Search This Blog

Thursday, December 18, 2014

Worse than you might think, but...

Having recently addressed an example from the past of how a distorted narrative was employed in the world of arts and literature to misrepresent people and circumstances, let us turn to the world of journalism.

The perceptive Michael Walsh makes the following observation:
The suicide of American journalism, and the “objective” ideal I grew up with as a young reporter, continues apace, as I noted in this space yesterday and the IBD website mentions today:

Media Malfeasance: In less than two weeks, bombshell stories of a vicious gang rape and a millionaire teen investor were exposed as frauds that never would have made it into print but for gross negligence and liberal bias.
There’s a reason that, back in the day, every revolution began be seizing the newspapers and radio stations. The Left understands, far more than the Right, that propaganda is everything — and if it has to kill American journalism to make its points, then so be it.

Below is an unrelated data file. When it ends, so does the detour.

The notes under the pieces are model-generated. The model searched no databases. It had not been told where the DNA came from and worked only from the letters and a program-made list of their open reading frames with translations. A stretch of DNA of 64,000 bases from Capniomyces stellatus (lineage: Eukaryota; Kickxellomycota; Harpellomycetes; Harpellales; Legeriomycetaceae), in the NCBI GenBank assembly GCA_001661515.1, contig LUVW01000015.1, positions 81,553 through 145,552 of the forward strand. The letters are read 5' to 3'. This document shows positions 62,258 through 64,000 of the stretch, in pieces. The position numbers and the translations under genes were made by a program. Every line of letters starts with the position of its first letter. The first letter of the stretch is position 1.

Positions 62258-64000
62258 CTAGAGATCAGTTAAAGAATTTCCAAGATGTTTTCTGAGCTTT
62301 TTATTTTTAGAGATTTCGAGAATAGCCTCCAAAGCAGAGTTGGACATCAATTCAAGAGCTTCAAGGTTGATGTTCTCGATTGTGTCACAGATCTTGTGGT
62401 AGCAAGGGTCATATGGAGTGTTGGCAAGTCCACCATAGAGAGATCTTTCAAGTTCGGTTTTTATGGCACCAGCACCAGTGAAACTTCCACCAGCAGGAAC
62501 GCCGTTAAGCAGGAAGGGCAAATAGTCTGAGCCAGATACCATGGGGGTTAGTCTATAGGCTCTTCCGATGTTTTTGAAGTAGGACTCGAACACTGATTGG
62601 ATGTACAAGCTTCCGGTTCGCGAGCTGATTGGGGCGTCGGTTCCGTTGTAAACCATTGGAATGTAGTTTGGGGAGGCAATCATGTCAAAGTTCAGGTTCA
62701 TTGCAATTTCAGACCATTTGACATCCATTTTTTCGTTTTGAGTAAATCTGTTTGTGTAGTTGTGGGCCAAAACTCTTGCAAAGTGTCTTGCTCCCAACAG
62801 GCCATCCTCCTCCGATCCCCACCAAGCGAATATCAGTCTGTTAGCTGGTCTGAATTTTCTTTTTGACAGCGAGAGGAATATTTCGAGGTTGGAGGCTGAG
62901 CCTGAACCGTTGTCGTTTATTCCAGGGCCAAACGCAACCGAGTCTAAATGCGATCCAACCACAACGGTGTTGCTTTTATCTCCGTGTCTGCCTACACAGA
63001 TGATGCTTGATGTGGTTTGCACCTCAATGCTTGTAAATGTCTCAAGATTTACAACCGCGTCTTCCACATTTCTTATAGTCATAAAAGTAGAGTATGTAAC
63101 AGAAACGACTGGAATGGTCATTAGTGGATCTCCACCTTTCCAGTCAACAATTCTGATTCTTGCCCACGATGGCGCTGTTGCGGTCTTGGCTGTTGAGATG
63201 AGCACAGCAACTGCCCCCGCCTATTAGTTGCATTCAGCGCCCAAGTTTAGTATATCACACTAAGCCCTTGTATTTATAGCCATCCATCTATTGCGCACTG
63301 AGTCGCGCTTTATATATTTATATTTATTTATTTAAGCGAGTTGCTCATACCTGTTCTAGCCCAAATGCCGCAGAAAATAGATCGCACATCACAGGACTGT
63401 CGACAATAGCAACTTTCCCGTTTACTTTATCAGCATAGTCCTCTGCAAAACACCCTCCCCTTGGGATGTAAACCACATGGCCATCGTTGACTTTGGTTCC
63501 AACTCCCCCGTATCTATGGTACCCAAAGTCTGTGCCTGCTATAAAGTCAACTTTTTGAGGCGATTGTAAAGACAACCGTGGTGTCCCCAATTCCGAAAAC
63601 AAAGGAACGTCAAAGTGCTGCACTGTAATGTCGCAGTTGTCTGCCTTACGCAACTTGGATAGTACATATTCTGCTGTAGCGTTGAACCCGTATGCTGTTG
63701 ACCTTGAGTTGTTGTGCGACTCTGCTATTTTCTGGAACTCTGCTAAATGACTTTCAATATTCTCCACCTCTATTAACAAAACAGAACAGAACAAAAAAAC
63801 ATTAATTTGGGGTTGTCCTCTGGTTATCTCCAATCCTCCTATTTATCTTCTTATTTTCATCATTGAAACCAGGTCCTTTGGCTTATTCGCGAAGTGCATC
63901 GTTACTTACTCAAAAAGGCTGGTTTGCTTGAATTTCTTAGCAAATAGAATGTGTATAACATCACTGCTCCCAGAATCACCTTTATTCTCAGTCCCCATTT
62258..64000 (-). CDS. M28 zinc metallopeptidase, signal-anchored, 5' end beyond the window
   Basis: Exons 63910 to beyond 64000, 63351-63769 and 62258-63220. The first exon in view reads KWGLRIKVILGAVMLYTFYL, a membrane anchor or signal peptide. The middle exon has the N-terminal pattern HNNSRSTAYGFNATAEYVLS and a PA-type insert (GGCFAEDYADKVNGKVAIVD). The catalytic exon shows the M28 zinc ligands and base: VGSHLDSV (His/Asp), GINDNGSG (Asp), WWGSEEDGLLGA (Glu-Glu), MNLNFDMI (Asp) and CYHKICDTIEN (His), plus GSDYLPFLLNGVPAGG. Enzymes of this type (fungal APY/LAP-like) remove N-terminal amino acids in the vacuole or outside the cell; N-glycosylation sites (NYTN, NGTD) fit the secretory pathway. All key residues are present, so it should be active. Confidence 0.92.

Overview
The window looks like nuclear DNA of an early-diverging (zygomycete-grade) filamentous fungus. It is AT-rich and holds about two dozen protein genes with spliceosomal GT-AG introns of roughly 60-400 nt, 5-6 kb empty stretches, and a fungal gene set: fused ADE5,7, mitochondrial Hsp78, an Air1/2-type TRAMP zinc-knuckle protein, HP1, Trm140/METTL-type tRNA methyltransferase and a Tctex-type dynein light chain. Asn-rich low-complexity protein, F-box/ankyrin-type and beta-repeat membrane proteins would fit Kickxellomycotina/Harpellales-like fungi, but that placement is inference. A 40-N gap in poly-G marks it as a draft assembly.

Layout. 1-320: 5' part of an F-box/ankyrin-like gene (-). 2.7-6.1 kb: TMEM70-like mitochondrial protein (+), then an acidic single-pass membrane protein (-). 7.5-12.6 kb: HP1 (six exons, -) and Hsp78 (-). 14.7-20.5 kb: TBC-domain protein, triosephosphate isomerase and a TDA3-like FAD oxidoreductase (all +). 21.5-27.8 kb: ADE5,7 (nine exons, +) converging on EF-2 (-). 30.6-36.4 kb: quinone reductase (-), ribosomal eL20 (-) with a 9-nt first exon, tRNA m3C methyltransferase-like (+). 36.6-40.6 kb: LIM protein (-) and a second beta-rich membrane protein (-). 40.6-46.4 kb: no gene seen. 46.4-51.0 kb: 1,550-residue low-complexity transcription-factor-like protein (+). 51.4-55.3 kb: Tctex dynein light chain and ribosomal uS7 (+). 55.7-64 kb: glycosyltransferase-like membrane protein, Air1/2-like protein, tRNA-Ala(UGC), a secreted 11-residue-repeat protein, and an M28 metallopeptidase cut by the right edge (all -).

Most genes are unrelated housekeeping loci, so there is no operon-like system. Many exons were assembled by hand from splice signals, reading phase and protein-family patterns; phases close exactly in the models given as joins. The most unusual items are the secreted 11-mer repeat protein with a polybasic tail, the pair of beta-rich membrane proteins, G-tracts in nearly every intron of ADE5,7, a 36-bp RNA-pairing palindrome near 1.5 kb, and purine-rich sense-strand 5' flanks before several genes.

Over at Sultan Knish, Daniel Greenfield has some typically perceptive thoughts on “Life in Post-Truth America.” Well worth a read.

Worse than the hoaxes and reporting of half truths are the errors of omission.  The neglect of both stories that make their side look bad (as if they should be taking sides) and stories that present the opposition in a positive light.

Excerpts from the column by the prolific Mr. Greenfield include:
The unreliable narrator has crossed over from a fictional device in novels to memoirs, journalism and into politics.
 The device of the unreliable narrator puts truth out of reach. It says that there is no such thing as truth, only various perspectives on an event.
 In the absence of facts, there can be no reality. There is only ideology.
 ObamaCare was an ugly collectivist bureaucratic dinosaur clothed in imaginary stories. The stories about it, about the economy, about the war are still being told. Added to it are new stories about racism. The stories are passionate, compelling and appealing. They are also completely unreal.

Progressives don’t only live in a post-American world; they live in a post-Truth world. A world without facts and without truth is one in which the America that was cannot exist.